Garden Of Worm
posted on 6/2010 By:
I suppose it's a natural tendency for humans to try and categorize things to excruciating lengths (as evidenced by our need to "tag" everything now on the ol' interwebs), but I'll admit that I occasionally flash when I see how lackadaisically certain bands get tossed into genre pools today. I mean really, just because a guy howls with a screeching rasp doesn't necessarily mean the band's black metal, just as the latest troupe to play at a snail's pace doesn't immediately qualify them as doom. Anyway, like I said, we bipeds have a natural tendency to stack things into neat little categories, so it's obviously not a big deal. I just find it refreshing to come across bands that seem perfectly suited for the tags that hover above their heads. Such is the case with Finland's (relatively) new purveyors of progressive doom, Garden of Worm. The crux of this band's sound is firmly rooted within the traditional doom realm, but their lavish mixture of other "envelope-pushing" elements comfortably lands them within a cozy little niche amongst very few others. And seeing as how I'm only human, I would extend even further classification tags (for reviewing purposes only, naturally) such as "casual" progressive doom with "mercurial" tendencies, but that's it, I swear. To perhaps put things into more familiar terms by outlining band comparisons, think Baltimore's Revelation chopped and minced with Reverend Bizarre and spiced a bit further with the current "post-" trends of the day.
The Revelation comparisons shine brightest when Garden of Worm turn their warmer, breezier face to light. Opener "Spirits of the Dead," for example, taps the "relaxed" blueprint the Maryland gods have perfected over time, and beautifully showcases just how well these three are capable of coolly playing off one another (side note: please be sure to enjoy this record with good speakers or quality headphones to get maximum enjoyment from SJ Harju's nimble bass play -- something sure to get lost in a pair of shitty earbuds). The excellent "Alchemist's Dream" also elicits the Revelation crew with its cozy, easygoing approach alongside EJ's slightly angular riffing mixed with breezy little bursts. But the band prove they're also unafraid to darken the canopy, as evidenced by "The Ceremony" or the way "Psychic Wolves" comes from the gate; it's these moments when fellow Finns Reverend Bizarre make their way into the Worm formula. Thankfully, the band's keen capacity to turn their mood on a dime helps to set them apart, and it certainly keeps them from sounding anything like a mere copy band. It's a musical dexterity they flex fairly often on this record, and it allows them to take a tune like the aforementioned "Psychic Wolves" out of standard doom territory about 4-minutes in and morph it into something that sounds more likely to fall on a "posty" measure of an Island record. Hell, at times these guys slam the brakes and darken the mood low enough to extract a bit of a Warning flavor (albeit with less emphasis on being completely and utterly emotionally draining): "The Black Clouds" and 10-minute closer, "Hollow."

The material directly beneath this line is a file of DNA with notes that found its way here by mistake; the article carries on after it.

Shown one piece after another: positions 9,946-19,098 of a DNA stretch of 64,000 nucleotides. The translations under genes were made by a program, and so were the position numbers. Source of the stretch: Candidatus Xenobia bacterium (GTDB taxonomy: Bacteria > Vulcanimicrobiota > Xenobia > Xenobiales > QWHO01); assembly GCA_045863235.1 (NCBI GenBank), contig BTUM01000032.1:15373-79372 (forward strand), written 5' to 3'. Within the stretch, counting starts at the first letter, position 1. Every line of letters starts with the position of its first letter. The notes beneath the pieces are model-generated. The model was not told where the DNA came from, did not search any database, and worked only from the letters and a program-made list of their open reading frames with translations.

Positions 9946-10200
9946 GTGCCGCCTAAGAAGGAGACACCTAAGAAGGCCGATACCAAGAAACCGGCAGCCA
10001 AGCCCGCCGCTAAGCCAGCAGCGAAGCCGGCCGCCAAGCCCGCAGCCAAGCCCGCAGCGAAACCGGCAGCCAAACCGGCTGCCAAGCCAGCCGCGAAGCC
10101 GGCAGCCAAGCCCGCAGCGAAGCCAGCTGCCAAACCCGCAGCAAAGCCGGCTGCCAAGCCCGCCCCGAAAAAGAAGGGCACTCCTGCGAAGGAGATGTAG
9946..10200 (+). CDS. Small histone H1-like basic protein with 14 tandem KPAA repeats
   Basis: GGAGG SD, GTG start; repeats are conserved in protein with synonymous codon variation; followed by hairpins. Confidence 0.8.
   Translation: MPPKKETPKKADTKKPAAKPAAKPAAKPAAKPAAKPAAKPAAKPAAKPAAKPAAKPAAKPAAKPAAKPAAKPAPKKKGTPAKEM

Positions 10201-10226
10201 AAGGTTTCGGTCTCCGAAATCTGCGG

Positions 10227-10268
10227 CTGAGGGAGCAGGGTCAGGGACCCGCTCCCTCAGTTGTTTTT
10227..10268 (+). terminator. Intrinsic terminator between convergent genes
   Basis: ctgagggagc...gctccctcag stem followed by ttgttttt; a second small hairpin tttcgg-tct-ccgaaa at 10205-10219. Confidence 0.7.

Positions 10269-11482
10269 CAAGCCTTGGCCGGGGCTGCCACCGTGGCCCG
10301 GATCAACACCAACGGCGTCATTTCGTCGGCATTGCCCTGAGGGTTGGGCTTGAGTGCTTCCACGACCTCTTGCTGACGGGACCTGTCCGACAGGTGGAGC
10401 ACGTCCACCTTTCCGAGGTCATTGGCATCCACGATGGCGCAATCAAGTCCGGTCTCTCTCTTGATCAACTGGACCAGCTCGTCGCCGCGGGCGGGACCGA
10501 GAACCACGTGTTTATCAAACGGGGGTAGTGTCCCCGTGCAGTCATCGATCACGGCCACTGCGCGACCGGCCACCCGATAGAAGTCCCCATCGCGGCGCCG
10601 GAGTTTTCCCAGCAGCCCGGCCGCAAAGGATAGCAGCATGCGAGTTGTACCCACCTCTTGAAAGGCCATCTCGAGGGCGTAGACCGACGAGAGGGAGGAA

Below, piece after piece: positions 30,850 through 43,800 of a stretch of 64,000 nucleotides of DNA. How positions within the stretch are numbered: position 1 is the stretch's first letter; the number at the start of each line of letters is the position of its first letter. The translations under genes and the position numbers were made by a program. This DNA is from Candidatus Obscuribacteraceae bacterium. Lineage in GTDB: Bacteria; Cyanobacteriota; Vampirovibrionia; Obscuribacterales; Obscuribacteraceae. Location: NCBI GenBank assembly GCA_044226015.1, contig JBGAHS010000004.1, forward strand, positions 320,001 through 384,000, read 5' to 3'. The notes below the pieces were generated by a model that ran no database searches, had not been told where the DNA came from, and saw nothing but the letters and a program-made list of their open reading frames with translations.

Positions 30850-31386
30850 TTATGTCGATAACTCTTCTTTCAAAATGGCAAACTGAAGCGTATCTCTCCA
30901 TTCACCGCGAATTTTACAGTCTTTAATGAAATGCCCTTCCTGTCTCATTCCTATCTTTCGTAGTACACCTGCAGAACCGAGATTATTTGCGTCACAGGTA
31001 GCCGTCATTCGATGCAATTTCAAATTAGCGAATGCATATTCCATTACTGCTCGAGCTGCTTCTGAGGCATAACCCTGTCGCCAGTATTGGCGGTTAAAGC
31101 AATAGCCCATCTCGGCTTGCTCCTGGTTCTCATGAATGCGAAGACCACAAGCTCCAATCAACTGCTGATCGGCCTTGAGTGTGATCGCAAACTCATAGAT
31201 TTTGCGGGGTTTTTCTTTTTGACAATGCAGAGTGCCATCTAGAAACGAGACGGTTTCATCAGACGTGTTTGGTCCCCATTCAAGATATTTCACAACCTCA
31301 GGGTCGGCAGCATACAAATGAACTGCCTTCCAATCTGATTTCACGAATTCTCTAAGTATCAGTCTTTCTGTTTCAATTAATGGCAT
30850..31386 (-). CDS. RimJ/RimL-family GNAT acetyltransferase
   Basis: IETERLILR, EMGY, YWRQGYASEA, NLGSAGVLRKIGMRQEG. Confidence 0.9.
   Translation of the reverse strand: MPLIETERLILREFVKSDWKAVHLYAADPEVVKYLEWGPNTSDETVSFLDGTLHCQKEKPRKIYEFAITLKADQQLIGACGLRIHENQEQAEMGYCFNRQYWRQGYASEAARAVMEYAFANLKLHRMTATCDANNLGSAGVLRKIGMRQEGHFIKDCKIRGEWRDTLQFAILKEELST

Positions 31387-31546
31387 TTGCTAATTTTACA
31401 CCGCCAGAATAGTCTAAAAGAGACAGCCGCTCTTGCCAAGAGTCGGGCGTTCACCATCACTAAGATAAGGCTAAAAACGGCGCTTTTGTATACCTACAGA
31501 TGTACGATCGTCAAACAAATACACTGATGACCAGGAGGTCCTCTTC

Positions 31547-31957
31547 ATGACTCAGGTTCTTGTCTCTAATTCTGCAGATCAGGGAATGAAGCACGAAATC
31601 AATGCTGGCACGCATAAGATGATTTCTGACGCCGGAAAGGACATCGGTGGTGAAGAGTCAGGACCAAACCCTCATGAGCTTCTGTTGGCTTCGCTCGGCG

The only nitpicking I've heard in regards to this endeavor deal with the oddly "proggy" sounding vocals, if that makes any sense. They are a bit different, and sound something like what I'd imagine a DNA collision between Albert Witchfinder and Geddy Lee might sound like, but far less nasally. Hell, I don't know. They're just different, which suits the music wonderfully, as far as I'm concerned.
I'm beginning to feel a bit like MetalReview's official spokesperson for ShadowKingdom Records at this point. But rather than this being indicative of me impudently smooching their ass, I think it's simply another example of an independent label carefully piecing together some of doom and traditional metal's best kept secrets. So, for those of you who like the idea of hearing a budding band dooming things to the beat of their own drum and further challenging genre-lines, I'd say you should certainly give Garden of Worm's debut full-length your attention.
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